post a comment
Because it's over on my blog! Huzzah! Alert the media! Or tell your friends, anyway. Or, you know, just read it yourself. Comments welcome! Preferably over there, not over here.
My Oscar highlights are over at The Post-Game Show, as well as my thoughts on episode two of Dollhouse.
post a comment
New blog: http://www.thepostgameshow.com/
7 comments | post a comment
New LJ blog feed: http://syndicated.livejournal.com/thepostgameshow/
Thank you, Ciaran!
There's still a bit of housekeeping to do over there, but if you see any glaring screw-ups, let me know over here and I'll correct them over there!
(I'm not abandoning LJ, but as I said before, LiveJournal is largely a social thing for me. This will remain my personal blog, and I'll probably start defaulting to 'friends only' posting.)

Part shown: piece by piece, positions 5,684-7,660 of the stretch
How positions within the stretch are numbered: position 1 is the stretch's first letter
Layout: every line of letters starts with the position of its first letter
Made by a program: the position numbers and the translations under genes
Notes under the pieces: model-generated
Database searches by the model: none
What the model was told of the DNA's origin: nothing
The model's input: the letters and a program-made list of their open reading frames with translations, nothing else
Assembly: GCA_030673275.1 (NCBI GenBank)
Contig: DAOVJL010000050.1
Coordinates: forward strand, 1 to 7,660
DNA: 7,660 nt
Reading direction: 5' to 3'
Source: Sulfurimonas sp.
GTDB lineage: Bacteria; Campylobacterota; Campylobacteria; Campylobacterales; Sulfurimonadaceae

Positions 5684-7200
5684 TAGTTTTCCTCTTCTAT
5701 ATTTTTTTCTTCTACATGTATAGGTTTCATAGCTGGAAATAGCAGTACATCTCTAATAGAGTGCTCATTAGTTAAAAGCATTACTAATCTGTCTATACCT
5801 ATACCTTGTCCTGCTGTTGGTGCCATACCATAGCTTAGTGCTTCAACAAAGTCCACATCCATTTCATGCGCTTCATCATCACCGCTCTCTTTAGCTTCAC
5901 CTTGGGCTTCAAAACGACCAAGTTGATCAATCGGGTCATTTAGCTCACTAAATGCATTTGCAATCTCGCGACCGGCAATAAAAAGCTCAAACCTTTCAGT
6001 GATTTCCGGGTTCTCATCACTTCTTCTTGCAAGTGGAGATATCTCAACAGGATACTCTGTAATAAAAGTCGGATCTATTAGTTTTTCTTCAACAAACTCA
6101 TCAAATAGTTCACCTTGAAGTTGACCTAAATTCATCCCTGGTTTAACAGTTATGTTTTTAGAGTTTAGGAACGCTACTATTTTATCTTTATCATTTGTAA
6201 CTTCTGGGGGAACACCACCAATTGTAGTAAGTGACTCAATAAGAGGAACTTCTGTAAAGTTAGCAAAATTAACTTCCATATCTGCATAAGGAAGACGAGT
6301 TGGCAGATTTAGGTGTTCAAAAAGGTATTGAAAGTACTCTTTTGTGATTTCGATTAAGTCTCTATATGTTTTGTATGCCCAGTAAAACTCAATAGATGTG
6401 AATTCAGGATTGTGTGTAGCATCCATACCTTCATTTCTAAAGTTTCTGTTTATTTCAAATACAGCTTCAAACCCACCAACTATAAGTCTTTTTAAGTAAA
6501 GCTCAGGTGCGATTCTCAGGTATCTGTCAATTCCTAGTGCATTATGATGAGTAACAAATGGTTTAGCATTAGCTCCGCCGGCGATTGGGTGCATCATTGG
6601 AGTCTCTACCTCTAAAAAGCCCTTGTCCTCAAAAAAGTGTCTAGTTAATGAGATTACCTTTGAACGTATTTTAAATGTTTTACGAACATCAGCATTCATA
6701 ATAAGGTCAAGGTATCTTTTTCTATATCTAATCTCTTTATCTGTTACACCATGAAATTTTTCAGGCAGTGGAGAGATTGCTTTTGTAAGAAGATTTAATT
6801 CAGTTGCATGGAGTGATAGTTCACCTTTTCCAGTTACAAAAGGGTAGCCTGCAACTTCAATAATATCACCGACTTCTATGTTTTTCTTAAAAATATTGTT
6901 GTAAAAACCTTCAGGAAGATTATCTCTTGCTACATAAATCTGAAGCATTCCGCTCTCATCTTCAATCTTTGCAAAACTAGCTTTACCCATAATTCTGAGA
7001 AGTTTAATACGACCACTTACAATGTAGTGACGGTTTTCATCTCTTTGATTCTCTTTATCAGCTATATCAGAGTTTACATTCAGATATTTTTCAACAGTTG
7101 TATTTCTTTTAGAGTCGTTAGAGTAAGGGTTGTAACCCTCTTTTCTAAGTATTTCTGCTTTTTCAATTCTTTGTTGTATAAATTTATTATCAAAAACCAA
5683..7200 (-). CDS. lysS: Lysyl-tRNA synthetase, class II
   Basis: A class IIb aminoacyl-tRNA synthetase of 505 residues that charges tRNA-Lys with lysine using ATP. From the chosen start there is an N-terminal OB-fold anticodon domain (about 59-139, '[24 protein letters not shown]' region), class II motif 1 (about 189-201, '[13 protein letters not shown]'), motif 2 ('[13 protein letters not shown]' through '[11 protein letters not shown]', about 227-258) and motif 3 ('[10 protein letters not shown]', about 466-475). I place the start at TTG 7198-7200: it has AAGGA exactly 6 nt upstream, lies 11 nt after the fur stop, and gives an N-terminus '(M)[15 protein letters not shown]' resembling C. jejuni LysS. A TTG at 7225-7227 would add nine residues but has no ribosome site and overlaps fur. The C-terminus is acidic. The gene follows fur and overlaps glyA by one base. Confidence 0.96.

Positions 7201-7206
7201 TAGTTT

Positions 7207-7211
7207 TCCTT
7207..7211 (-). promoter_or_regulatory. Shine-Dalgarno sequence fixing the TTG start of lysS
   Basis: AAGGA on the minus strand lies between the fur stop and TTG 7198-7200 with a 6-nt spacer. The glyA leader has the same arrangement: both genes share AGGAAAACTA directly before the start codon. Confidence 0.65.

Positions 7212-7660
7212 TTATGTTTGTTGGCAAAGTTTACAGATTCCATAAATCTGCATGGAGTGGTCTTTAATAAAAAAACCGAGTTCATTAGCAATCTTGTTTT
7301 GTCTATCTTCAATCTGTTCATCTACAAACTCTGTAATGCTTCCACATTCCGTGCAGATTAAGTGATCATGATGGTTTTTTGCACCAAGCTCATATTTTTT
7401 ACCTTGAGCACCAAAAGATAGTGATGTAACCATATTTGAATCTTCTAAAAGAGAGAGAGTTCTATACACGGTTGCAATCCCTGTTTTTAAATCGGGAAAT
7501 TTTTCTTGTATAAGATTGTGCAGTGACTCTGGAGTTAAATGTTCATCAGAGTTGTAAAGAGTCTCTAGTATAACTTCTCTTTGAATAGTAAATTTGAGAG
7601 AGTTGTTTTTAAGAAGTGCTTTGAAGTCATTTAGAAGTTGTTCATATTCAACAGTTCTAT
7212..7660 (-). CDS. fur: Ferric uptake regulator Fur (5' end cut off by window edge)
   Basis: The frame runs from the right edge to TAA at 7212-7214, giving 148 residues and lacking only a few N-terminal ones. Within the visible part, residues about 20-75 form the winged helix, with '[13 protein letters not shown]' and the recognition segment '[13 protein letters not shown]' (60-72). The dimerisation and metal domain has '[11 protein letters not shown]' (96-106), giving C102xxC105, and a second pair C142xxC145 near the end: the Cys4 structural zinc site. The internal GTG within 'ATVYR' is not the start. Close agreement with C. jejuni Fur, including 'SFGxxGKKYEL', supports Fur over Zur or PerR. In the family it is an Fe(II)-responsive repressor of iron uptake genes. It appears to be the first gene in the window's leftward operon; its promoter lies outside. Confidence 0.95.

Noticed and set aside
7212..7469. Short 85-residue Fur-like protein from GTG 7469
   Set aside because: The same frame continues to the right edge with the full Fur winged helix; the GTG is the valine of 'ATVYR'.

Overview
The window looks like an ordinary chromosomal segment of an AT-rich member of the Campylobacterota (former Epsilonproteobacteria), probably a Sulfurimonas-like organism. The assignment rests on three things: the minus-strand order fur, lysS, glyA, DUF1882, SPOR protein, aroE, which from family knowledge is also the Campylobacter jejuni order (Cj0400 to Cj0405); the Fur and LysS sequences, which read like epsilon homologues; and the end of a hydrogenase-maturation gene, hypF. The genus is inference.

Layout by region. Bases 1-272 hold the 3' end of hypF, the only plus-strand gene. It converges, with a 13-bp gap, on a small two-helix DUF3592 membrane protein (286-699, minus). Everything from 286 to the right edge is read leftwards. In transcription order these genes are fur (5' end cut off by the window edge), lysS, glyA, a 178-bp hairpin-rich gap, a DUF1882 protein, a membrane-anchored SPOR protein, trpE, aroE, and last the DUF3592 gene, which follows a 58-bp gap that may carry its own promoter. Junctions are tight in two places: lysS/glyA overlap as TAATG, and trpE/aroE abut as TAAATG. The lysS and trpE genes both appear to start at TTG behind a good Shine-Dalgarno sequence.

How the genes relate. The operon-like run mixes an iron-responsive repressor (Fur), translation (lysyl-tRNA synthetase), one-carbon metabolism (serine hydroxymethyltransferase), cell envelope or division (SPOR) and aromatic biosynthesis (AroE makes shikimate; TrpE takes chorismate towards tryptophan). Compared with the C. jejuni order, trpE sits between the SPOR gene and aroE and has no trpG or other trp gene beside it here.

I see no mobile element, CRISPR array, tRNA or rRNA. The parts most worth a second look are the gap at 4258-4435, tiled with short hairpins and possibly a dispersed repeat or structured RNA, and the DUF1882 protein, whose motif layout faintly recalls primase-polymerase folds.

Your Friday Disco: The underappreciated King/Goffen classic I Can't Hear You, performed by Helen Reddy. There's also a fabulous Dusty version.
3 comments | post a comment
Wiki link of the day: Maria Rasputin. Imagine living in Los Angeles in the 1970s and discovering that the octogenarian lady living next door is a former cabaret dancer, lion tamer, shipyard riveter and 'psychic', and the daughter of Rasputin. She's officially the most fascinating female relative of a more famous male since I discovered Dotty Wilde, profligate lesbian ambulance driver, heroin addict and Parisienne bon viveur. They should have had a team up. Rasputin and Wilde: 20th Century Ladies at Large. (Hrm. That actually has potential. I could definitely win a Booker with that.)